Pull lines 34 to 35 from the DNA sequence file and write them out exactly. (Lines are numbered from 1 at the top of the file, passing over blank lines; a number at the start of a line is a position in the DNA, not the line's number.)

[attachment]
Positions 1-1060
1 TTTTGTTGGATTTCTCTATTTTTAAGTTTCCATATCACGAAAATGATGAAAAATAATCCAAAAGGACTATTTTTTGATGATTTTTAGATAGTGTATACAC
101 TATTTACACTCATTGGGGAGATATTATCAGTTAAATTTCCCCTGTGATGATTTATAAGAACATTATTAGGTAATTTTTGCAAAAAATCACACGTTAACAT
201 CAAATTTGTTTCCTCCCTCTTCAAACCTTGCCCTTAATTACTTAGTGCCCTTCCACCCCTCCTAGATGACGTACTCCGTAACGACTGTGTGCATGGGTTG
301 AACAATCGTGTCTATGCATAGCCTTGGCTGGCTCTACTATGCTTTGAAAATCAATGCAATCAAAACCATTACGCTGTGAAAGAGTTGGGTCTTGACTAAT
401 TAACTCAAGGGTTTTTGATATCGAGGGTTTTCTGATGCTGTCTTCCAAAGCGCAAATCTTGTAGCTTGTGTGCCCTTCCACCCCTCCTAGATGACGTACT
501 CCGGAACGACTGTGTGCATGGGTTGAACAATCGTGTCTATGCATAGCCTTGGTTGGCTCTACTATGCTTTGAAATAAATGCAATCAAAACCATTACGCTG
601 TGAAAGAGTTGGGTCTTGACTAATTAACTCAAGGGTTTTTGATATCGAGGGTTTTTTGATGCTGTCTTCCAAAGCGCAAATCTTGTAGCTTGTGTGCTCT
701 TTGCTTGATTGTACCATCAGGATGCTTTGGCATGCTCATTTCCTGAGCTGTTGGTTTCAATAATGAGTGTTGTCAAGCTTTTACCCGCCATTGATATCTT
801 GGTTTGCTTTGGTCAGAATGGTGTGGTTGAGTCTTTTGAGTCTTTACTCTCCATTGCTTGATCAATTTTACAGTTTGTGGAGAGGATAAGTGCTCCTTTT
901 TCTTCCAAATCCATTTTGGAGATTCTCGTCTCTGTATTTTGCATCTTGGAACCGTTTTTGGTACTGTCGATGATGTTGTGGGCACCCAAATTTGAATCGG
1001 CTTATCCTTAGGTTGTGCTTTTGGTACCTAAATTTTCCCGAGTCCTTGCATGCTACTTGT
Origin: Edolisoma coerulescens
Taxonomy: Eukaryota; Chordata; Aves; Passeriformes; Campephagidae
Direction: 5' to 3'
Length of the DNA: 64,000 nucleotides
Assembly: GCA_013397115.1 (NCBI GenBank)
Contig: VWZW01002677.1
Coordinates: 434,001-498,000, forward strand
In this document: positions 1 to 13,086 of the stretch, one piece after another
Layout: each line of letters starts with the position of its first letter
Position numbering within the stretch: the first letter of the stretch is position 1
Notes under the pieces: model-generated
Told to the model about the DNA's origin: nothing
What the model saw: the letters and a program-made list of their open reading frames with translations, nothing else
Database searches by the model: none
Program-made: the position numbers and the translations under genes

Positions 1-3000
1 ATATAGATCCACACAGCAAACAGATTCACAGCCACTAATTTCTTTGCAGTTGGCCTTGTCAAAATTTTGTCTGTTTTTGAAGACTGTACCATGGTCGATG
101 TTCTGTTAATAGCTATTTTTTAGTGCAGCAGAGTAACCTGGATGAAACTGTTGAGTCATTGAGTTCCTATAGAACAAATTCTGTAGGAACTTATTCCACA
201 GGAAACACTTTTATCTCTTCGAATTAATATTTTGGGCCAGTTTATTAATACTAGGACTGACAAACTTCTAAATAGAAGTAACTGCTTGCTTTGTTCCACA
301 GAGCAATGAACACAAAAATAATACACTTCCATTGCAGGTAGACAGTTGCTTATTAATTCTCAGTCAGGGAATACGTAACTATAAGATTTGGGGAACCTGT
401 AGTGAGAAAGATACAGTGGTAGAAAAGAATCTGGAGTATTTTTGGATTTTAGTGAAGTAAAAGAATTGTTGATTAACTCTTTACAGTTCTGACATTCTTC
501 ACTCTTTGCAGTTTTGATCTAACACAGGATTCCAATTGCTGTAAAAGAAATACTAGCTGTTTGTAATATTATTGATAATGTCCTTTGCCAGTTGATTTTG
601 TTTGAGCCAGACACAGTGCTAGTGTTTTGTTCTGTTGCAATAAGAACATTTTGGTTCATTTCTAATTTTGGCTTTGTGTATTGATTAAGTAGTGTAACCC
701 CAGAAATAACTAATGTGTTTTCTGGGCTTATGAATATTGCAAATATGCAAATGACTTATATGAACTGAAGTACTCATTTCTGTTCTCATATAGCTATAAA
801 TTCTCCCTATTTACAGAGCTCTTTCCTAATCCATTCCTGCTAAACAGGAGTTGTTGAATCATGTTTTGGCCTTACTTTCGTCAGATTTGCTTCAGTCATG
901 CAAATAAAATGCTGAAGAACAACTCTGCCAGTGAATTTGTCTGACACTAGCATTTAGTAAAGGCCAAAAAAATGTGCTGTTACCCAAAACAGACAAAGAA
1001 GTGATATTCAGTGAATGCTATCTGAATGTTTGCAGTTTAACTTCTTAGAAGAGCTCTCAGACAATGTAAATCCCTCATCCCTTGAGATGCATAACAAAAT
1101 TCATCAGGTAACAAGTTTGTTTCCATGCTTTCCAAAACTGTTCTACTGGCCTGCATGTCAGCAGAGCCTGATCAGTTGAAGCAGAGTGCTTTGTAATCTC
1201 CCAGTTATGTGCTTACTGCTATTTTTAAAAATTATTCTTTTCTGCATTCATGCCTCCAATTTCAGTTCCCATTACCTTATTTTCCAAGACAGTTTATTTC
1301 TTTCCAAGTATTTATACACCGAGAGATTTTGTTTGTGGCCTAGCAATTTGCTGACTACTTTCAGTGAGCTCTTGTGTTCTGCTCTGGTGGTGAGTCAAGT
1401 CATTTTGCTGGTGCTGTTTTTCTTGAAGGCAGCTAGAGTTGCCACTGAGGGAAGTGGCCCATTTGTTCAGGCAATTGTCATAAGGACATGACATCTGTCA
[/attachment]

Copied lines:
501 ACTCTTTGCAGTTTTGATCTAACACAGGATTCCAATTGCTGTAAAAGAAATACTAGCTGTTTGTAATATTATTGATAATGTCCTTTGCCAGTTGATTTTG
601 TTTGAGCCAGACACAGTGCTAGTGTTTTGTTCTGTTGCAATAAGAACATTTTGGTTCATTTCTAATTTTGGCTTTGTGTATTGATTAAGTAGTGTAACCC